OLR Bill Analysis
AN ACT CONCERNING A MINIMUM WORKWEEK FOR PERSONS PERFORMING BUILDING MAINTENANCE SERVICES.
Beginning January 1, 2017, this bill requires certain employers to provide a 30-hour minimum workweek for their employees who perform building care or maintenance work, including work customarily performed by cleaners, porters, janitors, handypersons, and security guards (i.e., “building maintenance service”). The requirement does not apply to (1) temporary employees, (2) people with disabilities who participate in the state's janitorial work program for people with disabilities, or (3) employees on voluntary leave.
The bill requires employers to provide notice to their affected employees of (1) the 30-hour minimum workweek entitlement and (2) their right to file a complaint with the Department of Labor (DOL) for any violation of the bill.
The bill authorizes DOL to impose civil penalties on employers that violate workweek and notice provisions. It also prohibits employers from (1) retaliating against an employee for filing a complaint under the bill or (2) hindering or delaying the labor commissioner's efforts to enforce the bill.
It requires the labor commissioner to administer this law within available appropriations.
EFFECTIVE DATE: October 1, 2016
COVERED EMPLOYERS AND LOCATIONS
The bill applies to employers, including any person, firm, business, educational institution, or nonprofit agency, and the state and its municipalities, that:
1. directly employ at least one covered employee,
2. contract or subcontract for the services of at least one covered employee,
3. own or operate a covered location, or
4. lease any portion of a covered location and directly employ at least one covered employee or contract or subcontract with at least one covered employee.
The “covered locations” are:
1. office buildings with at least 100,000 square feet;
2. private or public higher education institutions; or
3. museums, as defined in statute.
The bill further defines an “office building” as (1) an industrial, commercial, or business facility; (2) a continuous, commonly owned office park; or (3) a group of office buildings that have common ownership or management and are contiguous or have consecutive addresses.
COVERED EMPLOYEES' WORKWEEK
The bill requires, beginning January 1, 2017, a covered employee's minimum workweek to be 30 hours. Under the bill, a "workweek" is a fixed, regularly recurring 168-hour period or seven consecutive 24-hour periods. (Presumably, the law would not supersede union contracts already in place on January 1, 2017. In those cases, it would take effect after the current contract expired.)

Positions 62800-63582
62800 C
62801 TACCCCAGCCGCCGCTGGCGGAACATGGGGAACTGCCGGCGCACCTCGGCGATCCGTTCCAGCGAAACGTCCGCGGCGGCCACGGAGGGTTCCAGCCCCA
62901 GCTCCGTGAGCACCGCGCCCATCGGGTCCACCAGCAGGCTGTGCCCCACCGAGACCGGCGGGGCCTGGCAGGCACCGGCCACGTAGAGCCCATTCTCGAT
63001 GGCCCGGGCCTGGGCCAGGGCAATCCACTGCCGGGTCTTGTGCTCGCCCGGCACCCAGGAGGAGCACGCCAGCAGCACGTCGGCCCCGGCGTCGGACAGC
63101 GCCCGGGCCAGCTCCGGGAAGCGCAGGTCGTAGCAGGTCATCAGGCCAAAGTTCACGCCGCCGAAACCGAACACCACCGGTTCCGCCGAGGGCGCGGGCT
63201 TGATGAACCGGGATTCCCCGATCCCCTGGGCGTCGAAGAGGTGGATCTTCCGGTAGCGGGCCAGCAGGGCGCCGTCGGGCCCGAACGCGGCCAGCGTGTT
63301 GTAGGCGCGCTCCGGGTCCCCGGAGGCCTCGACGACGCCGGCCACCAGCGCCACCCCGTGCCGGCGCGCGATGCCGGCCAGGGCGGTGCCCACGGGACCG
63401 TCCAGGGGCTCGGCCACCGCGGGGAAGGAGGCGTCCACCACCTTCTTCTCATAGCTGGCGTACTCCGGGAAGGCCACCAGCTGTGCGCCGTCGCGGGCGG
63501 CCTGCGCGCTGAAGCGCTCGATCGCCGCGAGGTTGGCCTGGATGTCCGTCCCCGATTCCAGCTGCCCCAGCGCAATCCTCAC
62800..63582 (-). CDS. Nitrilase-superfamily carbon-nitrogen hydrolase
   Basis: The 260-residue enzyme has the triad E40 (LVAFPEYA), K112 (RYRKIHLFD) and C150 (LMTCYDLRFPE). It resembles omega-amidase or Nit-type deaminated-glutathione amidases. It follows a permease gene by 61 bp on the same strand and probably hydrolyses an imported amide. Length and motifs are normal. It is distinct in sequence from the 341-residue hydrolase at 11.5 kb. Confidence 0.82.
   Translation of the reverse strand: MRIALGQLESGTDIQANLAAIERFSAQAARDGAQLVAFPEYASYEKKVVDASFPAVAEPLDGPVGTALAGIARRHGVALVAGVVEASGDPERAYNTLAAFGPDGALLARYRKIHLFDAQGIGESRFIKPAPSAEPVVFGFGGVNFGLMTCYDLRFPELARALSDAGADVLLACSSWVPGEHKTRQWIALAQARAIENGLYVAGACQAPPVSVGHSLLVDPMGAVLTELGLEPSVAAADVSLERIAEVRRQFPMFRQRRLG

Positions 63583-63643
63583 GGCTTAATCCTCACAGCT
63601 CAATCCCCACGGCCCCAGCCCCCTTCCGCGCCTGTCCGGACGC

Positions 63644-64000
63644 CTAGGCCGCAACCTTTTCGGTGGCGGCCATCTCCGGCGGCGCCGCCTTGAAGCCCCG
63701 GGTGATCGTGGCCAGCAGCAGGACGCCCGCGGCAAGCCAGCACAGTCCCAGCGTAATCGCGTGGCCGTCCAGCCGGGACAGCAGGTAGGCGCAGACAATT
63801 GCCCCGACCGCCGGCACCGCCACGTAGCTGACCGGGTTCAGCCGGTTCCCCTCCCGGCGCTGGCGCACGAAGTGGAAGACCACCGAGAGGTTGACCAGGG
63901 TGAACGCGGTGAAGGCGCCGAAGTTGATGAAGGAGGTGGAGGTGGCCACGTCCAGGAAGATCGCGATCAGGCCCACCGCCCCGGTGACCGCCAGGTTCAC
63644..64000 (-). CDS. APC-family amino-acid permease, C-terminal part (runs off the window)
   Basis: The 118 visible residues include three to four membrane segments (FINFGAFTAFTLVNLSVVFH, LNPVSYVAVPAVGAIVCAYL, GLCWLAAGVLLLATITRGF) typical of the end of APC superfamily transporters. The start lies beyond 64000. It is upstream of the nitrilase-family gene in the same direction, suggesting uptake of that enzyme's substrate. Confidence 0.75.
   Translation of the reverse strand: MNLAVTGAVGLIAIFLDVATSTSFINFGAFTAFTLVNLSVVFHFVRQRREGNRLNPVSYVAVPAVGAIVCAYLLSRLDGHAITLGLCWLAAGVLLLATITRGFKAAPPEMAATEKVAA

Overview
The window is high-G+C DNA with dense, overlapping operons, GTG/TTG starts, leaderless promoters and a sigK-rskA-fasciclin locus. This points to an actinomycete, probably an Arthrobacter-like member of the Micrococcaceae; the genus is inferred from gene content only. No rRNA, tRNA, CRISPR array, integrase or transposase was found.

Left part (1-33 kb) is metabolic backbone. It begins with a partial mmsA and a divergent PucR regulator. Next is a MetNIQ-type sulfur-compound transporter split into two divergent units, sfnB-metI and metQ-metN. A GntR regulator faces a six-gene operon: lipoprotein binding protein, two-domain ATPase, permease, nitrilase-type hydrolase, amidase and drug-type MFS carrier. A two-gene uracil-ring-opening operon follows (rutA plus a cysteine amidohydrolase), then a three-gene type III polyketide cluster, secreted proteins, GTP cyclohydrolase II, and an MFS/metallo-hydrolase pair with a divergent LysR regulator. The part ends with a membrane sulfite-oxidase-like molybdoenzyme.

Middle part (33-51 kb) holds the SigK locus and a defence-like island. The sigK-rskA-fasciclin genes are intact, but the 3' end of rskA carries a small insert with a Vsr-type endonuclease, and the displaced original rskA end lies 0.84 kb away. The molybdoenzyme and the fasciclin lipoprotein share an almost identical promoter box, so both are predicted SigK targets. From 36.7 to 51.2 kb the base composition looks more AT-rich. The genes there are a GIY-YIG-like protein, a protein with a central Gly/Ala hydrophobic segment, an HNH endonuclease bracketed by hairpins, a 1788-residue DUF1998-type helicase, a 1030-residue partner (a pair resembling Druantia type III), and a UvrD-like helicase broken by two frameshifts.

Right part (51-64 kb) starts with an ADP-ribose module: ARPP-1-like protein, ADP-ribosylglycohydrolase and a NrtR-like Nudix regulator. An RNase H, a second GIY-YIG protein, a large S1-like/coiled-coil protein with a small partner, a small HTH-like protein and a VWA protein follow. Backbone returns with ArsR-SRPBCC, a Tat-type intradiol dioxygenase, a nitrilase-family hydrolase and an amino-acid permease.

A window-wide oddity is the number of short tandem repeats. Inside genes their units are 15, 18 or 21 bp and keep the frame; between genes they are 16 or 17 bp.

Covered employees are people performing building maintenance service in or about a covered location. The requirement does not apply to employees who (1) only perform building maintenance service temporarily to replace another covered employee on leave or (2) work under a contract (a) for people with disabilities who are eligible to participate in the state's janitorial work program for people with a disability or a disadvantage and (b) that conforms with state and federal laws regarding employing people with disabilities.
The 30-hour minimum workweek requirement does not apply to weeks in which an employee is voluntarily taking any paid or unpaid temporary leave under (1) federal or state law, (2) a written employee handbook, or (3) a written request from the worker.
The bill requires covered employers to provide notice about the 30-hour minimum work week and the workers' right to file a complaint with DOL. An employer can comply by displaying a poster in a conspicuous, accessible place at the work site and his or her place of business. The poster must contain the information in English and Spanish. The bill allows the labor commissioner to adopt regulations for additional notice requirements.
The bill allows a worker aggrieved by an employer's failure to meet any of the bill's requirements to file a complaint with the labor commissioner, who can hold a hearing. After a hearing, an employer found in violation of the minimum work week requirement by a preponderance of the evidence must pay DOL a civil penalty of up to (1) $500 for the first violation and (2) $1,000 for any subsequent violation. An employer found in violation of the notice requirement by a preponderance of the evidence must pay DOL a civil penalty of up to $100 for each day of the violation, up to a $500 maximum.
The labor commissioner may also award a covered employee all appropriate relief, including reinstatement, back pay, medical costs incurred during the time the employee was entitled to and denied the minimum workweek, liquidated damages up to $100 per day for each day the employer violated the bill, and reasonable attorney's fees.
Any party aggrieved by the commissioner's decision may appeal to the Superior Court under the Uniform Administrative Procedure Act.
The bill's definition of covered employers includes (1) employers who contract with another party to provide building maintenance services for a covered location and (2) contractors who provide such services. In situations where a contractor is providing maintenance service for a building, it is unclear whether the bill's employer provisions apply to the party paying for the service or the contractor who provides it. Presumably only one or the other would be considered the employer for enforcement purposes.
The bill also prohibits employers from (1) retaliating against employees who file complaints, provide information, or testify in connection with an inquiry or proceeding under the law or (2) hindering or delaying the labor commissioner's efforts to enforce the law, including refusing to submit reports or records. A violation of either of these prohibitions is a violation of the bill, although the bill does not specify the penalties for these violations.
Labor and Public Employees Committee